Have you ever used a Thermal Imaging Camera (TIC)? It’s a fascinating experience that teaches you a lot about your house. You’ll find draughts, cold spots, gaps in the floorboards – all the myriad ways uncontrolled air and cold can enter the home. Some find it depressing, others get quite excited about the opportunity to do something positive about home and energy bills.
I’m part of the team managing the TIC in my home town. We are privileged to have a local council who purchased a camera, then handed it to Sustainable St Albans to manage. There is no charge and the loan is for 24 hours – quite long enough to gain all the information you need.
What to look for
The camera uses colour to show differences in temperature. The one I’m used so shows heat as red or orange and cold as blue. And it always shows this. So it can be rather alarming to point the camera at something you think is well insulated and be faced with a sea of blue!
The trick is to look for the numbers on the screen. The number in the top right hand corner will show the ambient temperature range of the space you’re in. In the centre of the screen will be a number that indicates the temperature where the cursor is pointing. Whether the temperature difference is two degrees or 15 it will still show blue and orange. It’s that difference that is all important. Two or three degrees is neither here nor there. Anything above that needs action.
From running the camera training sessions and chatting with borrowers I’ve discovered there are regular culprits that sit in all our homes:
- Gaps in the floorboards – if you have a suspended floor, cold air is probably seeping in from the sub floor void (the gap between the ground and the floor). If you can’t insulate under the floor (which is highly recommended), then filling in the gaps between floorboards can reduce the cold.
- Cold windows – remarkably, there are still many homes with single glazing. We’re talking U value here (see more explanation in Beginner’s Guide to Eco Renovation). Simply put, a low U value keeps the warm in. If the budget will run to new windows and doors, then shop around to get the lowest U value you can find. This gives a warm surface that stops condensation and gets rid of cold air that comes in through the glass, around the window or through gaps between window and wall.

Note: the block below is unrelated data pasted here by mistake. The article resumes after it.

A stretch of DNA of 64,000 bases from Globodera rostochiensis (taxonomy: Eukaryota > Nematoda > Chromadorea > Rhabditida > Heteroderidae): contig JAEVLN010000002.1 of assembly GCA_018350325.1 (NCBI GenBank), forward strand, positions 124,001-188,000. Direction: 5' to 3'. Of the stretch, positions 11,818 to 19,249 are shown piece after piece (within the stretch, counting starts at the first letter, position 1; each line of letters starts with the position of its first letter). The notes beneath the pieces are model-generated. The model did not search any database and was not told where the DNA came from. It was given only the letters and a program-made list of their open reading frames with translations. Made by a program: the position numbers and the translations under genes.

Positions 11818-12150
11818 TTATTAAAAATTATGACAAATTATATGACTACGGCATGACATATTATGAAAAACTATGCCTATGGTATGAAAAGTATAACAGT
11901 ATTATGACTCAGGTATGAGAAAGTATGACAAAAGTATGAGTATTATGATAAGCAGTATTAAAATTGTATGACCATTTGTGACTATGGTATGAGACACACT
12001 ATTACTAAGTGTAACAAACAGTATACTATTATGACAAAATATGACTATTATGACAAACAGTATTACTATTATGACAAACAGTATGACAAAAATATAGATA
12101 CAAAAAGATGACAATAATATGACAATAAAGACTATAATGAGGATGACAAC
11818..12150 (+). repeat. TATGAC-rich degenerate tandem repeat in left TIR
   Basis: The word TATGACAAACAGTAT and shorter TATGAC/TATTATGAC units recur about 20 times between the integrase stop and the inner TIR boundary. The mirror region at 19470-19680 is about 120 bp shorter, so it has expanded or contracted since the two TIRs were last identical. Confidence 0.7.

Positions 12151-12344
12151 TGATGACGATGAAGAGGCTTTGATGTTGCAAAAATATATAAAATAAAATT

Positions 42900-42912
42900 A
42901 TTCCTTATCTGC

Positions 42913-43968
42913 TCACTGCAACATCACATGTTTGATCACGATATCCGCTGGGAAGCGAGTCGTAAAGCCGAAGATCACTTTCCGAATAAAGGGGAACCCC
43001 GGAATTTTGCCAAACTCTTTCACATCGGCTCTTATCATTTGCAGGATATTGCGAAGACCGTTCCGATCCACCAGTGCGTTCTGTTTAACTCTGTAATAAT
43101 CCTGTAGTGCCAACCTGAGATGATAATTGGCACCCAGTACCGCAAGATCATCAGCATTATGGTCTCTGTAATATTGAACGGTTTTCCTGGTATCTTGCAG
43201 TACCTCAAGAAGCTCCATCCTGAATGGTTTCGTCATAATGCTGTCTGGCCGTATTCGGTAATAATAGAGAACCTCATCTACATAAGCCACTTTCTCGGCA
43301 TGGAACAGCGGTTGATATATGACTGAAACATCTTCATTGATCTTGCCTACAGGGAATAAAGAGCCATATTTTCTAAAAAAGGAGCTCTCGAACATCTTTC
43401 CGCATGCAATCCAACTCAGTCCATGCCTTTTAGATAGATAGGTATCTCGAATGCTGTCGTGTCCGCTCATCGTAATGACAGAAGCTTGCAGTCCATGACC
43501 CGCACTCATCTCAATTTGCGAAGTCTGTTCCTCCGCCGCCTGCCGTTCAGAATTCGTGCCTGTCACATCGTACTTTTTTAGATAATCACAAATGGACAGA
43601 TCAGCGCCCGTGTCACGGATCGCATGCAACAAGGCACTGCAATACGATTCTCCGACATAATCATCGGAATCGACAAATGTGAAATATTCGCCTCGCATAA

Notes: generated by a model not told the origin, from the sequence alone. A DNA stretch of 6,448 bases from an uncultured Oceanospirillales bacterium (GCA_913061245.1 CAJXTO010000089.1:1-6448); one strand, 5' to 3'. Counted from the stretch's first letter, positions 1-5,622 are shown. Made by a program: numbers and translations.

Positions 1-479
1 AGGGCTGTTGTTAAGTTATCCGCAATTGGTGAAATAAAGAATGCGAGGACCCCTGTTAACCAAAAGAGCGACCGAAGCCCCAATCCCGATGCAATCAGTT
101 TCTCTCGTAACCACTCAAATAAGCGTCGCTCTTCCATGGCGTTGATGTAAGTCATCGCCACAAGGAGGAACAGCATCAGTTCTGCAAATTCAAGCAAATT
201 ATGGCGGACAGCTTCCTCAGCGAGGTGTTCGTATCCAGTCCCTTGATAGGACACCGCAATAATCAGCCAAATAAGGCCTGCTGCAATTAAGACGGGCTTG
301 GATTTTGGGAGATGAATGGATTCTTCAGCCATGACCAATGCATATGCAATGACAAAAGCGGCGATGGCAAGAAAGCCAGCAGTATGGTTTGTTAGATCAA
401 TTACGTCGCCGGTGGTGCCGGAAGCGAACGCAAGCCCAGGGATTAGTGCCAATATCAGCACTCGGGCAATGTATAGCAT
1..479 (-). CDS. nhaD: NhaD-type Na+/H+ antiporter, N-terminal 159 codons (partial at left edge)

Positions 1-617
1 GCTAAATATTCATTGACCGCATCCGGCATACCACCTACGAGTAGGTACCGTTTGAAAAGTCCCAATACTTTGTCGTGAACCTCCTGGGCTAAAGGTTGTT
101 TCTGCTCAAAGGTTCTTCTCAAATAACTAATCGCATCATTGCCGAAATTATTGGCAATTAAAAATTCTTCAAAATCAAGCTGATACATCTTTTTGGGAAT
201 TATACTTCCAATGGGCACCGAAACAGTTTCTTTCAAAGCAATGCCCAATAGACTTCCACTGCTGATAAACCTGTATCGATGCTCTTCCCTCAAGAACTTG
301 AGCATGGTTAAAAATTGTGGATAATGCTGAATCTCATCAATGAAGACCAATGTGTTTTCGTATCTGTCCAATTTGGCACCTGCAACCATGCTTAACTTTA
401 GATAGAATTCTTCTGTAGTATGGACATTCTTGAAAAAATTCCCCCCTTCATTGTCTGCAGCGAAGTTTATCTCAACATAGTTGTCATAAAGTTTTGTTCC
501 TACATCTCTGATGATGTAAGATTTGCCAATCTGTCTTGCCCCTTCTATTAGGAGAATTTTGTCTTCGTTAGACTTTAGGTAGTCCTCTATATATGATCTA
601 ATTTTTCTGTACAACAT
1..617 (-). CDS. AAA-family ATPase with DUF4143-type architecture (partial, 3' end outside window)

- Letterboxes – a pretty obvious one. And don’t forget to check the door itself. A brilliant letterbox brush in a leaky door won’t do you much good at all.
- Gaps in insulation – check out your loft, loft hatches and cavity walls. I’ve yet to find anyone who refills cavities, although I assume it must be possible (bit like refiling your duvet!). A quick shot from the TIC can identify where the gaps are and make remedial action much easier.
- Leaky doors – external doors are often culprits, but also check internal doors, especially if you keep specific areas cold – utility rooms, hallways, bedrooms. We’re a perfect example of this – we always sleep with the bedroom window open so it makes no sense spending money to heat up the room. But we also don’t want the cold leaking into the rest of the house. We’ve solved the problem by putting a door spring on so we know the door will always be closed off.
Checking on work done
Each time the camera comes back to me, I check it’s OK by pointing it a door or window. On one such occasion I discovered that the new double doors in the kitchen had gone out of kilter, creating a cold corner. A quick picture on my phone showing the result gave me all the evidence I needed and the supplier returned to make the necessary adjustment.
Borrowing a camera after having builders or installers in is a great way to check on work done. And if there are any problems, you have direct evidence of the issue to hand over to your provider, which makes life a lot simpler!
The camera can only provide useful information on a cold day – you must have at least 10 degrees difference between inside and outside so that cold air from the outside is obvious as it enters the house. So now is the time to get going. Even if you can’t do the required work now, you can be ready before next winter.
Once you have used the camera and found your trouble spots you can refer to my Stay Warm for Less booklet, full of easy to do energy saving hacks. My guess is that whatever you find will be covered in there. So soon you’ll feel much warmer as well as reducing cost.